About the Bay
Cobscook Bay is a unique ecosystem; robust, complex, relatively healthy and readily defined. It is an estuary of exceptional conservation significance because of the diversity of species, the productivity of its waters, and the relative lack of degradation by pollutants or heavy development. The Bay has an extraordinary 24’ tidal range with a high-energy system of tidal currents and upwellings, and is home to:
the highest density of nesting bald eagles in the northeastern U.S.
a summer population of marine mammals, including finback, minke, and right whales.
some of the last great scallop beds in the State of Maine.
about 7,000 people in nine communities who are to a great extent dependent on the well-being of the Bay.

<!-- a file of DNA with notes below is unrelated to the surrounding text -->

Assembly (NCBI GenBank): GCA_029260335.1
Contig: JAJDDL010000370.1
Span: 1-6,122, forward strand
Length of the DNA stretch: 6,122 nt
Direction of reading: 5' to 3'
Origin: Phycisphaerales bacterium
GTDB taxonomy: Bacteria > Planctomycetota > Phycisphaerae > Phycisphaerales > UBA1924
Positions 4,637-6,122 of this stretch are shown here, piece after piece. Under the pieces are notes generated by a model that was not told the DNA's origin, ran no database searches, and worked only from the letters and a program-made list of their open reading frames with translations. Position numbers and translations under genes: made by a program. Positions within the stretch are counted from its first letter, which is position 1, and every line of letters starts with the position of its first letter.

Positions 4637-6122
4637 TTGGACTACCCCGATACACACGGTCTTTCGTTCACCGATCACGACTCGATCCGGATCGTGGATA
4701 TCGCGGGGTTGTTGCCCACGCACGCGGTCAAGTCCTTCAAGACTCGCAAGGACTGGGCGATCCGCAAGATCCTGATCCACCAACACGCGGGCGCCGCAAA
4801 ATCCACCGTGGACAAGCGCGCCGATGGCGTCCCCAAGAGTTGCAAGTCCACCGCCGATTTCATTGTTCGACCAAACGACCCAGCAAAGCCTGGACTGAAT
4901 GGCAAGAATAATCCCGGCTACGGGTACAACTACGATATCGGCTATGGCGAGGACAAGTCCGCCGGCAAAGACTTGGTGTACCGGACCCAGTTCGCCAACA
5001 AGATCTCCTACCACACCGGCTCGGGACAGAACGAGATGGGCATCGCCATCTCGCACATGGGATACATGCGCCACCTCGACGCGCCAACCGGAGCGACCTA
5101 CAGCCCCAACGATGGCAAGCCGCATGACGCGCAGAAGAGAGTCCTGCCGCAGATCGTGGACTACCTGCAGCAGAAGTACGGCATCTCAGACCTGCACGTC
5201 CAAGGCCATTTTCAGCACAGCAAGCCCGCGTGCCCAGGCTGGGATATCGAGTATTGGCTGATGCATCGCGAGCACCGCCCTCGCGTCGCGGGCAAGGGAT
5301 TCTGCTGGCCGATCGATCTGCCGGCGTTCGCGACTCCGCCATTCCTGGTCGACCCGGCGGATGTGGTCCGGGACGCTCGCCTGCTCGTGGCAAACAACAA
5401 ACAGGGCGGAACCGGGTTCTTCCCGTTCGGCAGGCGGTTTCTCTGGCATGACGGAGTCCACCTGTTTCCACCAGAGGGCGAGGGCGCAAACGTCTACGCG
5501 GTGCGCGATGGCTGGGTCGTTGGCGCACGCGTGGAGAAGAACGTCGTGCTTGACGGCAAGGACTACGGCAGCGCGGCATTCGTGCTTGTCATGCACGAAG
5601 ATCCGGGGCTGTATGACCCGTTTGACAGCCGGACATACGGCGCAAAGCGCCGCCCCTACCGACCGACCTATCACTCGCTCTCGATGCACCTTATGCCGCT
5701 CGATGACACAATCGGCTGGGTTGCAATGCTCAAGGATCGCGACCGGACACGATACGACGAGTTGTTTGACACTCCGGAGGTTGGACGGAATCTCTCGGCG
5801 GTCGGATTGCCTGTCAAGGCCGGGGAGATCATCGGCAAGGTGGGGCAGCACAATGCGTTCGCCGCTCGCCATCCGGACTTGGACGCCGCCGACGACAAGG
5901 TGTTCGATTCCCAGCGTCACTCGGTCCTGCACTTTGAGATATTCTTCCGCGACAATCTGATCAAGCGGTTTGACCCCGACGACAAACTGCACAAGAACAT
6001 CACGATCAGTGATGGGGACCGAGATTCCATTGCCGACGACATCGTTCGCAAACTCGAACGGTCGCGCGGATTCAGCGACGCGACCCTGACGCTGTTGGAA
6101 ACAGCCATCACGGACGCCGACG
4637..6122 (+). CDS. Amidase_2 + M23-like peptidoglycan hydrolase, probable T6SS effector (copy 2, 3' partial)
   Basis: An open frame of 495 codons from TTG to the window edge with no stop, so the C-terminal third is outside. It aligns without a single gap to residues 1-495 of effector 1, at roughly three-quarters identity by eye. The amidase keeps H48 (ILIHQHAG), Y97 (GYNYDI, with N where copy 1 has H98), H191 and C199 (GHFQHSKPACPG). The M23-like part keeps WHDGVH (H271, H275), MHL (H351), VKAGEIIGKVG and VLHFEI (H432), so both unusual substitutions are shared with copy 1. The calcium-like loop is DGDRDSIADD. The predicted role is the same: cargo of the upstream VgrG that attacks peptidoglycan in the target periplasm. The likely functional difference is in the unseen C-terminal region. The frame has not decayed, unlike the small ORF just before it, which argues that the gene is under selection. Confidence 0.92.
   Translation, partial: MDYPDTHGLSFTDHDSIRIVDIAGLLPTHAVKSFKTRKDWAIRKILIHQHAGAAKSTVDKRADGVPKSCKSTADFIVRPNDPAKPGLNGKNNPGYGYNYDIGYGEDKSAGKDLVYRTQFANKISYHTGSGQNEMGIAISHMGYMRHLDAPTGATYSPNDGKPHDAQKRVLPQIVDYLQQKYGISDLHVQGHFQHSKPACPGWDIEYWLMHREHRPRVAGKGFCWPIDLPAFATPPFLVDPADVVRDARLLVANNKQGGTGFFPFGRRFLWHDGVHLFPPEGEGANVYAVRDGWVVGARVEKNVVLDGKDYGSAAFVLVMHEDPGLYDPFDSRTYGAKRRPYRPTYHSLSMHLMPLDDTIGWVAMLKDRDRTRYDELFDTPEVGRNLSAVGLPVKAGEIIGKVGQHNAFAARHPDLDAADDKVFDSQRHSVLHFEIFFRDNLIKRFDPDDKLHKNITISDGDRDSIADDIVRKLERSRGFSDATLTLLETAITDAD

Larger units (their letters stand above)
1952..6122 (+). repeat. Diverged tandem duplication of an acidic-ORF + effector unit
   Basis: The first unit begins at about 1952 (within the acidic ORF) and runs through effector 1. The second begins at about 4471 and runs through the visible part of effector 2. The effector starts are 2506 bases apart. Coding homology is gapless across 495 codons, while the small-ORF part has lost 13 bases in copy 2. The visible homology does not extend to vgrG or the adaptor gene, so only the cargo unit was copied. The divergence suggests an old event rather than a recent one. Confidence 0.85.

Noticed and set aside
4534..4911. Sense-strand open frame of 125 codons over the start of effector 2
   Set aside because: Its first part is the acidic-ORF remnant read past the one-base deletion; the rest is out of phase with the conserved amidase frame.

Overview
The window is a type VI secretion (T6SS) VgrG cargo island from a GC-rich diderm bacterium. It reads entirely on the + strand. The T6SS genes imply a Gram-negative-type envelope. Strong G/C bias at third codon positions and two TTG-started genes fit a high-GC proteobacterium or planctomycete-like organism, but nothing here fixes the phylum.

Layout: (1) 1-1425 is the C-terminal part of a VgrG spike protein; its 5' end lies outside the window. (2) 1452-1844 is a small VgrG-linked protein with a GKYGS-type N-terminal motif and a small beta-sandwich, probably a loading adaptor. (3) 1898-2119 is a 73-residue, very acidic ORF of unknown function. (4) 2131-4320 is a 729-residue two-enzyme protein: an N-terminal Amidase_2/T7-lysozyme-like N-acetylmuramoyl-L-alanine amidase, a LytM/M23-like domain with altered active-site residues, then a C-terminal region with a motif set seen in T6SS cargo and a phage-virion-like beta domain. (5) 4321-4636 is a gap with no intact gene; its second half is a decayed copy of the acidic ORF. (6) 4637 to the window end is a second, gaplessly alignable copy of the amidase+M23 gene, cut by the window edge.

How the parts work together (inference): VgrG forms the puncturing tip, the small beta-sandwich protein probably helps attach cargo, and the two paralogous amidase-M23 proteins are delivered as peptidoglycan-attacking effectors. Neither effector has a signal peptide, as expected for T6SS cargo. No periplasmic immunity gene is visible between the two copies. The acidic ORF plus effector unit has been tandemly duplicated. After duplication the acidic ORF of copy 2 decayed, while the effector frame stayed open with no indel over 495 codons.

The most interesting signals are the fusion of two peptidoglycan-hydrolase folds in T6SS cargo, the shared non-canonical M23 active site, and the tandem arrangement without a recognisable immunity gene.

Cobscook Bay is characterized by a narrow opening to the sea and a very convoluted shoreline. Twice daily tides in the Bay average 24 feet, with occasional tides as high as 28 feet. According to marine scientist Peter Larsen, the average depth of water in Cobscook Bay is ten meters (32.8 feet) with its deepest point being 45 meters (147.6 feet). Sunlight can reach the bottom everywhere in the Bay. Approximately one-third of the area of the Bay is exposed to the air at low tide and another significant portion remains covered only by very shallow water.